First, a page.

"The more teachable we are, the more mature we will become."
Ask a child, "What do you want to be when you grow up?" and the face beams, the chest swells, and the confident, fill-in-the-blank reply comes quicker than you can take your next breath.
"Fireman! Policeman! Astronaut!" the boys might say, and the girls, at least in my gender-specific day, "Teacher! Movie star! Mom!"
One of my grandchildren wants to be a veterinarian, even if she can't pronounce the word. The youngest dreams of dinosaurs, but we'll wait to teach him "paleontologist." Still another has given up her plans to swim with the dolphins at Sea World, because my technically savvy teenager believes she is a natural at creating ways for other people to spend as much time on the computer as she does.
I smile, and remember the answer I gave during my college entrance interview. When asked what I planned to do with my education, I went into a passionate account of my humble roots and problem-studded youth, which I thought qualified me to solve problems for everyone else. The interviewer suggested aloud that I major in psychology, while writing, "Barbara wants to right the world." (Years later someone redefined my uber-confidence as "a messianic complex.")
I guess writing an opinion column is an extension of my still-smoldering "right-the-world" ambition, but in recent years as I've learned about the founders of Columbia County, I've been struck by the extraordinary resumes of those who by today's standards had barely any preparation at all.
William Few, for example, became an outstanding lawyer, politician, county and national leader after being little more than home-schooled and observing other lawyers. William Crawford, who received all his formal education at Columbia County's Mount Carmel School before simultaneously teaching at the Academy of Richmond County and learning law from a local attorney, was serving in the U.S. Senate while still in his 30s. Within the next decade he would become Minister to France, serve in the cabinets of Presidents Madison and Monroe, and be nominated for the presidency himself.
And William's cousin George Crawford, Columbia County's only governor and, later, president of Georgia's Secession Convention, received enough education in his father's library to attend Princeton, become an attorney, and be appointed Attorney General for the State's Middle Judiciary District - before he was 30.
By the above standards, I'm definitely a late bloomer - if, in fact, my resume contains more than a bud or two. But maybe we're not the best judges of our own growth anyway. I thought about this after spending a delightful, "catch-up" day last week with long-time friends I seldom see. Like seeing a child after a long absence, we noticed growth in each other that a constant observer might not see.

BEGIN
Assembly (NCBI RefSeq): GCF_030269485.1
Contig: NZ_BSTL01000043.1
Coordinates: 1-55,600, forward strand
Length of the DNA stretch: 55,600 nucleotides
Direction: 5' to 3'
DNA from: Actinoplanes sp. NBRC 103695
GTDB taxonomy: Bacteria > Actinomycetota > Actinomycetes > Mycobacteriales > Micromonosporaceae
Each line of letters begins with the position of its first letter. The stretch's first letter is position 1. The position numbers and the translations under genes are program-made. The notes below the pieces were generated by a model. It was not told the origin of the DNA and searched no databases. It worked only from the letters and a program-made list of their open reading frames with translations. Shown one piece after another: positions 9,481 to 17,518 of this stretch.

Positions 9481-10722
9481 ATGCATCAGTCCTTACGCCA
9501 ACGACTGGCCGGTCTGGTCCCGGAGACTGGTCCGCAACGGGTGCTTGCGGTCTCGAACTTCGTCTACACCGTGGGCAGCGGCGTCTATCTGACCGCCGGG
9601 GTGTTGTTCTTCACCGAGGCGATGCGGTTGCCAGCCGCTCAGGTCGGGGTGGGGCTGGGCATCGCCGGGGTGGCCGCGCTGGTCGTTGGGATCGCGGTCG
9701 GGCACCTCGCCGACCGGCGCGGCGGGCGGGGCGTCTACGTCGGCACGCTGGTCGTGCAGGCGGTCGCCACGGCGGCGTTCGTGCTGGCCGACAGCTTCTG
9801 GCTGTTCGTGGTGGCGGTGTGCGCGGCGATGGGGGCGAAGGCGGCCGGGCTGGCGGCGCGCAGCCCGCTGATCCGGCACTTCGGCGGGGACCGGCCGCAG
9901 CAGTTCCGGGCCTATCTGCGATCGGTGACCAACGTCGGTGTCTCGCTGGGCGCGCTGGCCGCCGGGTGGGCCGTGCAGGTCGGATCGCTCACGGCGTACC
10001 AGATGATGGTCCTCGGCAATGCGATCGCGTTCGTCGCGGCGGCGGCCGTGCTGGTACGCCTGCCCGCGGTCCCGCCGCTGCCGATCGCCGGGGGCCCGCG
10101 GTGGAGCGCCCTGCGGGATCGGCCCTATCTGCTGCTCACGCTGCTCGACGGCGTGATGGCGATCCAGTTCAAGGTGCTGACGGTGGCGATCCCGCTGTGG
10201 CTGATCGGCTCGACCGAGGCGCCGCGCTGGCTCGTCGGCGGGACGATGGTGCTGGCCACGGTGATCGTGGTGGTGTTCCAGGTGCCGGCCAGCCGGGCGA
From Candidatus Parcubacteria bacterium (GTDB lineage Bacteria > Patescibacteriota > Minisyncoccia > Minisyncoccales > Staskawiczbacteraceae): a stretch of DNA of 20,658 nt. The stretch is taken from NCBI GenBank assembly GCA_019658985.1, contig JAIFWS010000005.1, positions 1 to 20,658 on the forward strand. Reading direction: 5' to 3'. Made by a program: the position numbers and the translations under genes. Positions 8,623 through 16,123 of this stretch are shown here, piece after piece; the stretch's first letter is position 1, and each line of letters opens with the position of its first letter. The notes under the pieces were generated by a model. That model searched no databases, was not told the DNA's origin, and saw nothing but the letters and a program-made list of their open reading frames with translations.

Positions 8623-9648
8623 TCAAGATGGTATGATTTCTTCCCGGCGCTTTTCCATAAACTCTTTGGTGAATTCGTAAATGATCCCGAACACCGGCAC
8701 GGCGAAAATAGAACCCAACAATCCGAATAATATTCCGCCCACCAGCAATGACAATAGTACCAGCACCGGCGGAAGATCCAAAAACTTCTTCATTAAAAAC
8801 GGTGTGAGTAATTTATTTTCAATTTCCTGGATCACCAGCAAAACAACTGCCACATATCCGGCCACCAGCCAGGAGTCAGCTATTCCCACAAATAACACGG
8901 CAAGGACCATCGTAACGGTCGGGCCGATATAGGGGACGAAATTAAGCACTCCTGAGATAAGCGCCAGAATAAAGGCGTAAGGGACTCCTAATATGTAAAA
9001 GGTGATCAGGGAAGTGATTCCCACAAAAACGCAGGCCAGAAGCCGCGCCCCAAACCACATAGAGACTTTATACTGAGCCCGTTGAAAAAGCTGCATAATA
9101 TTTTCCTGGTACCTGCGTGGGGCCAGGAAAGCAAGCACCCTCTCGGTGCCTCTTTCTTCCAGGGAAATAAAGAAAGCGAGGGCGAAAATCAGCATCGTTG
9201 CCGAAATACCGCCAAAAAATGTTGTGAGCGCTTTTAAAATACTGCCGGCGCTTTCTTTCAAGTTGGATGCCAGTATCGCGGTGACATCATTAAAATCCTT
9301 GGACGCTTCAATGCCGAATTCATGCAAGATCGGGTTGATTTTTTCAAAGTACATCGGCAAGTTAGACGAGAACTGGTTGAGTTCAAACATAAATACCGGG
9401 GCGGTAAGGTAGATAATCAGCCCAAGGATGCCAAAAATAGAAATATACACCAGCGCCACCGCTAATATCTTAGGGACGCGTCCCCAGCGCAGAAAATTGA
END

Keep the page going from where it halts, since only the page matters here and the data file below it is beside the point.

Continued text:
Jim and Loretta were our sponsors when my husband entered the Army 40 years ago. Jim was a chaplain and, because I am an organist, he was also my boss. As couples, we had common interests and similar-aged children. Occasionally we were stationed near each other and, since Jim grew up in Georgia and we settled here, we have stayed in touch ever since. They are also interested in local history, including my efforts to compile the history of Columbia County, which is why we were together last week.
Other than making suggestions, however, what was shared in the course of conversation about personal growth matching the task each of us has been given to do was far more important than smoothing syntax or correcting information.
"If I'd known I would work for a newspaper and write a history book," I said, "I could have skipped college." Though I meant I've learned infinitely more since college than I did while I was there, Jim emphatically disagreed.
"No, you couldn't," he said, "because everything you learn is based on what you've learned or experienced before. Remember, nothing happens in a vacuum."
Retracing our steps and discussing how we had all changed since those early, wannabe years took the rest of the day and consumed my drive home. Nothing is wasted, I agreed, not my "problem-studded youth," not settling hundreds of miles from where I started out, or moving an equal distance from what I thought I would be doing "when I grew up."
I might never understand how this Yankee author ended up writing a Southern tale, but with my friends' encouragement and as the project winds down, I am beginning to believe that this is the garden where I was supposed to be planted.
(Barbara Seaborn is a local freelance writer. E-mail comments to firstname.lastname@example.org.)
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